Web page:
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      • Rebecca August 13, 2014, 2:47 am

        Wonderful! Thank you for the excellent information.

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  • Roxy January 15, 2012, 7:33 am

    I would like to see the floor plan for this

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    • Alex January 16, 2012, 5:59 am

      Wish I had it.. We’ll see if she can provide it for us.

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      • jean herbert January 16, 2012, 10:12 am

        i went to lowes, bought some pine 1x6x8 ‘s. tongue and grooved them my self. put them down with screws….used an old laminate flooring hook to pull them in tight as we worked our way down each board. .took a heavy log chain and beat the crap out of it to give it that worn old look, stained them, put about ten coats of high gloss shine on them. and there we go….

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        • Alex January 17, 2012, 2:10 pm

          Thanks!

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        • Thomas May 26, 2014, 7:23 pm

          I think by floor plan, they meant the layout of the entire shed – like blue prints. We’re considering buying a 16×30 shed from Graceland Portable Buildings and doing this for at least 5-6 yrs then building a house and using this for a cook house for family get -togethers.

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  • Danielle January 15, 2012, 8:30 pm

    Even as a kid, I thought a barn or shed would make a great home! Thanks for sharing

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    • Alex January 16, 2012, 6:00 am

      I always thought so too! Glad you enjoyed it Danielle.

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  • jean herbert January 16, 2012, 10:15 am

    thanks everyone for the comments, i wish i had knwon about the tiny house when i did this, i would have put it on wheels. thats the only regret i have. but. my dad is living in it right now and he loves it.

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    • Alex January 17, 2012, 2:09 pm

      Hey Jean- thanks again so much for sharing with everyone. I think you’ve inspired at least a handful of folks!

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    • RockyMissouri December 19, 2013, 8:55 pm

      Great job, Jean…!! Any chance of more photos…. I’d like to see it finished.

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  • Lex January 17, 2012, 12:54 pm

    Thanks for this great post, love all the big, clear photos. The metal roof is a very unique touch probably a bit tricky to cut outlet boxes and such into it, but makes for a cool and sturdy ‘vibe’ to the house.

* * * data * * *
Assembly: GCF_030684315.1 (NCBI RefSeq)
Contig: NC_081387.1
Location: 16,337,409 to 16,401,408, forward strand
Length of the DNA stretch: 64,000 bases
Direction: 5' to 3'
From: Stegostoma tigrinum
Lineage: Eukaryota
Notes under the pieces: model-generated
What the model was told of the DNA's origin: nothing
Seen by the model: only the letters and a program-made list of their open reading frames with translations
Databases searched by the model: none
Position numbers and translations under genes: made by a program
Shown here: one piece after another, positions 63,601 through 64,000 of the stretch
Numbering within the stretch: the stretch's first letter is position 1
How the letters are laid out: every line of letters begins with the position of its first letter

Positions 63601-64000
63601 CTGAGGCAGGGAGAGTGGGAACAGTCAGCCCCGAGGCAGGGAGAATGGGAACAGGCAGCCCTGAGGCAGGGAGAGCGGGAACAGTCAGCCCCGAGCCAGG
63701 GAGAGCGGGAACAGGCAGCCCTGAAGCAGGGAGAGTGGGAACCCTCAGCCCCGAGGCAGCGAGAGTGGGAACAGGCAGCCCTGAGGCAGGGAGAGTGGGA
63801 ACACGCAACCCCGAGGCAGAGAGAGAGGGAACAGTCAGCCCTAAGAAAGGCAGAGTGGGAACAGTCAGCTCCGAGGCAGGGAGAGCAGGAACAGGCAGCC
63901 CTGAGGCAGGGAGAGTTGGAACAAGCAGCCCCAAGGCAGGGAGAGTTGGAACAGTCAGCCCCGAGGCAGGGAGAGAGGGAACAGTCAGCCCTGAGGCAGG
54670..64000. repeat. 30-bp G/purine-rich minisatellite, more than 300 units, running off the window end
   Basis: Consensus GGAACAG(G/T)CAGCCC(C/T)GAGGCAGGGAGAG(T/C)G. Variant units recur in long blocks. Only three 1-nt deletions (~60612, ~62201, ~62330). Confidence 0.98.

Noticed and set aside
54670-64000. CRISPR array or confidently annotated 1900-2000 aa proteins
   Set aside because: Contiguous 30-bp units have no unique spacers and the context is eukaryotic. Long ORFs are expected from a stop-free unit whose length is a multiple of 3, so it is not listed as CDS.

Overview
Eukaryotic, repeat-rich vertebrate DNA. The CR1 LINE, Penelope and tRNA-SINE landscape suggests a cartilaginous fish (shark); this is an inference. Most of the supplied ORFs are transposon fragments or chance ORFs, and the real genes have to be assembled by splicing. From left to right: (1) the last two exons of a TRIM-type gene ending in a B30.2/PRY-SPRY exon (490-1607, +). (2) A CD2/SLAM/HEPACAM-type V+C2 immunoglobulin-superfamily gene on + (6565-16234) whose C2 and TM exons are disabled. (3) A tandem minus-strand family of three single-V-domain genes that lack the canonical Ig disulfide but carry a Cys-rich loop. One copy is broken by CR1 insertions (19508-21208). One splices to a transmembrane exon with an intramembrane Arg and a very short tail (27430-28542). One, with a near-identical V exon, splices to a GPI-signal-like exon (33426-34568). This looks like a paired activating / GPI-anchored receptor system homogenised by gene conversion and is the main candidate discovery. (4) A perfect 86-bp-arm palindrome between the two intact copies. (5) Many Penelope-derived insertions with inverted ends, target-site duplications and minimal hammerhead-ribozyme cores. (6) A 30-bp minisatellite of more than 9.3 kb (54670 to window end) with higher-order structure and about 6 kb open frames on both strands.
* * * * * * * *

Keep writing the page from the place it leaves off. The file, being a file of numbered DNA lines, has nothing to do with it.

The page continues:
I’d love to hear more about other good low cost paneling options as I prepare to finish off my new cabin addition -the price of most wood paneling is really high (T111 and beadboard, etc.)

    Alex

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    • Alex January 17, 2012, 2:10 pm

      Glad you enjoyed it Alex!

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  • Corinne January 18, 2012, 5:22 am

    Nice,,,,,,,,to work hard for what you have and very economical to save money,,,first you buy a shed,,and then do all the work yourself,,,it looks amazing how you stained the walls,,floors,,, I love the bar too,, imagination you have,,,,thanks for sharing with this too…..

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  • Corinne January 18, 2012, 5:24 am

    Very nice how you stained it yourself,, i love the bar how you fit that in the kitchen,,,,very resourceful….and it works when u can insulate this also….thanks…

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    • Alex January 18, 2012, 10:17 am

      Hey Corinne, glad you liked it. I think she did a great job too.

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  • jean herbert January 18, 2012, 2:38 pm

    thanks for all the comments folks. enjoy getting feedback. as quick as this one sells i will be starting on one on wheels. here we go again!!

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  • sesameB January 23, 2012, 5:11 pm

    Of course, I love this, just love it. Awesome. I have one here in rural south central sunny Arkansas. You rock!! This is the future.

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  • Stephen August 27, 2012, 6:27 am

    I love this! Before FINALLY deciding it was time to downsize,simplifiy and start fresh recently,I bought one of those rent-t-own sheds,12×24,though mine too (like someone else who posted)is made of the same material as these new steel roofs. Come Spring,I intend to move it to some property I own elsewhere and turn it into a tiny house where my kids acan stay when I have them too,maybe a mini-homestead. When I get it where I want it,I’ll make a post on it (I’m new t here,BTW) :)

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    • Alex August 27, 2012, 1:41 pm